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Why Americans Will Always Love Latinos from Now On

After a summer and autumn listening to campaign commercial after campaign commercial, watching debates and analysing policies from the most passive to the most extreme, the election in the United States has finally ended. It seems the only thing that has changed, however, is the fact that both Democrats and Republicans agree that in order to win the next election, they must become increasingly diverse, mostly towards the large Latino minority in the U.S. Only a few short days after President Obama won the election, Romney has disappeared and a discussion on a new drug policy, a more sensible immigration policy and the diversification of the Republican party has become the status quo message in American media.

The best analysis I have come across post-election is from Fareed Zakaria from CNN in his Washington Post article “The emerging America.” Mr. Zakaria takes a sensible and balanced approach to how over the next four years and beyond, Americans can improve their lot if they so desire. Democracy in the U.S. is likely as strong as it has been in a generation. Fareed Zakaria makes strong points in his article on how the U.S. can remain to be seen as a land of opportunity as it was seen in the imagination of Indians in the ’70s. Many outside of the United States do not take the negative view of the U.S. often held by many citizens. While waiting several hours to vote would likely render most people part of the same group with negative views, the U.S. still remains a symbol of hope and growth even if none of those who believe it are citizens of the United States.

So what will happen now when moderate Republicans and many Democrats need support from its largest minority in order to remain in office? It seems that issues such as immigration reforms and other issues affecting the Hispanic community may become as status quo as this week’s banter in U.S. media. In reality, Senator McCain and other Republicans who have experience with immigration and border issues might be put at the forefront of policies to court the Hispanic vote for the Republicans and tie into many policy approaches from across the aisle. Democrats and their policies on immigration reform will likely get a lot of attention in 2013 as an opportunity for discussion has been created by the demographic realities of the 2012 election.

An issue such as accepting illegal immigrants is one that should not be accepted without serious debate, but with a discussion that leads to a positive solution. Beyond the lengthy voting issue, policies like the Dream Act should be readily passed in order to approach more complex and serious issues like a path to citizenship. The drug war should also be addressed, and not just over a few grams of pot. There is a serious drug conflict on America’s border that needs a serious solution. The drug conflict is one that is extremely violent and linked to almost every community in America. Many south of the border have discussed legalising hard narcotics in order to save their own generation from a drug conflict approaching the seriousness of a civil war. This issue will become a stark reality very soon, whether the Republicans and Democrats decide to approach it or not. It is hoped that illogical policies like “self-deportation” can disappear so a concrete discussion affecting Latinos, Latin America and Americans can be broached for the benefit of the Americas as a whole. It seems to be elected requires such an approach in 2012 and beyond. The next election may count on it.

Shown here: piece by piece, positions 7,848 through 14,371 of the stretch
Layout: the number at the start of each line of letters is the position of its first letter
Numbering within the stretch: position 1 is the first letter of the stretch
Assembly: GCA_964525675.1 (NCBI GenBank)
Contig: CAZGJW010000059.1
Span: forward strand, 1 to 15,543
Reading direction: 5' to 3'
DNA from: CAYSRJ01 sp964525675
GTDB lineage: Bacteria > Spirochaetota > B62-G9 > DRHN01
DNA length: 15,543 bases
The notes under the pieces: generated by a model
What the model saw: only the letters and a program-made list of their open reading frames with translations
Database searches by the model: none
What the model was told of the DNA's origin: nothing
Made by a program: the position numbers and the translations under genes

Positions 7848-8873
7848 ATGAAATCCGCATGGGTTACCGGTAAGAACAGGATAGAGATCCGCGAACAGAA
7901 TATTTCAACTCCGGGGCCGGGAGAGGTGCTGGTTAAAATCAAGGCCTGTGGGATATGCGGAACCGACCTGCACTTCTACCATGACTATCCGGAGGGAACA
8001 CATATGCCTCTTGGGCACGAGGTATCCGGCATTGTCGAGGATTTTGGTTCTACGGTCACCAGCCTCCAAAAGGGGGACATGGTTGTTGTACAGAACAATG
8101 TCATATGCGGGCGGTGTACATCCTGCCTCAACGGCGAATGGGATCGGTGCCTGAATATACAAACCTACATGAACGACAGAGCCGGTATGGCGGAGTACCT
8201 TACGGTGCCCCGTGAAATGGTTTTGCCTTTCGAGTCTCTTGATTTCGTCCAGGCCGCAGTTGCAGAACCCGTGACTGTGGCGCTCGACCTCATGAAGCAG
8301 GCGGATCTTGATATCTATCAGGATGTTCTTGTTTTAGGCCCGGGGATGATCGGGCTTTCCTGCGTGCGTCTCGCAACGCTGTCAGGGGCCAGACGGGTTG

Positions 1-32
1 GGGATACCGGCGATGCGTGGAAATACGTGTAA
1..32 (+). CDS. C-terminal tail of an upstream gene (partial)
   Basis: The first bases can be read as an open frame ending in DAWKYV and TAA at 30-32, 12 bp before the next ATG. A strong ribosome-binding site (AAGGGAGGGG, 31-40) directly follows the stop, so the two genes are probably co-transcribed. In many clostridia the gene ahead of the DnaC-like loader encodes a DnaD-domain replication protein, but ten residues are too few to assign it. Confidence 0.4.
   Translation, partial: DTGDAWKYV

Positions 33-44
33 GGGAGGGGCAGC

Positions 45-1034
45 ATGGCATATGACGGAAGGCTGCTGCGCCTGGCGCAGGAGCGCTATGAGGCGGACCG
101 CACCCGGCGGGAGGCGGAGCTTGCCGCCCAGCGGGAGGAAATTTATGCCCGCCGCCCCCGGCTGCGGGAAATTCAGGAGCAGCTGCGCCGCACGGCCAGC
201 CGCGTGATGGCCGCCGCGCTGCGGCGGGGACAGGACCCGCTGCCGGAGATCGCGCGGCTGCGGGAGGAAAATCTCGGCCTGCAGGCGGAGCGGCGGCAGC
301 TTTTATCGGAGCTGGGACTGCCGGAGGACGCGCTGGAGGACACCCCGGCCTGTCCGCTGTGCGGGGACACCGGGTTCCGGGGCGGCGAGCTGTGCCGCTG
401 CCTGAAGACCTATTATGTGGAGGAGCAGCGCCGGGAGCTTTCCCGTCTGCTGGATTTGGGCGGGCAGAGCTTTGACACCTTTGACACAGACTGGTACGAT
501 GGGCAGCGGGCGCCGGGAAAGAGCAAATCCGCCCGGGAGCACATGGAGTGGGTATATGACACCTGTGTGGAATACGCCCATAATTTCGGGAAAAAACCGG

Author

Richard Basas
Richard Basas

Richard Basas, a Canadian Masters Level Law student educated in Spain, England, and Canada (U of London MA 2003 LL.M., 2007), has worked researching for CSIS and as a Reporter for the Latin America Advisor. He went on to study his MA in Latin American Political Economy in London with the University of London and LSE. Subsequently, Rich followed his career into Law focusing mostly on International Commerce and EU-Americas issues. He has worked for many commercial and legal organisations as well as within the Refugee Protection Community in Toronto, Canada, representing detained non-status indivduals residing in Canada. Rich will go on to study his PhD in International Law.

Areas of Focus:
Law; Economics and Commerce; Americas; Europe; Refugees; Immigration

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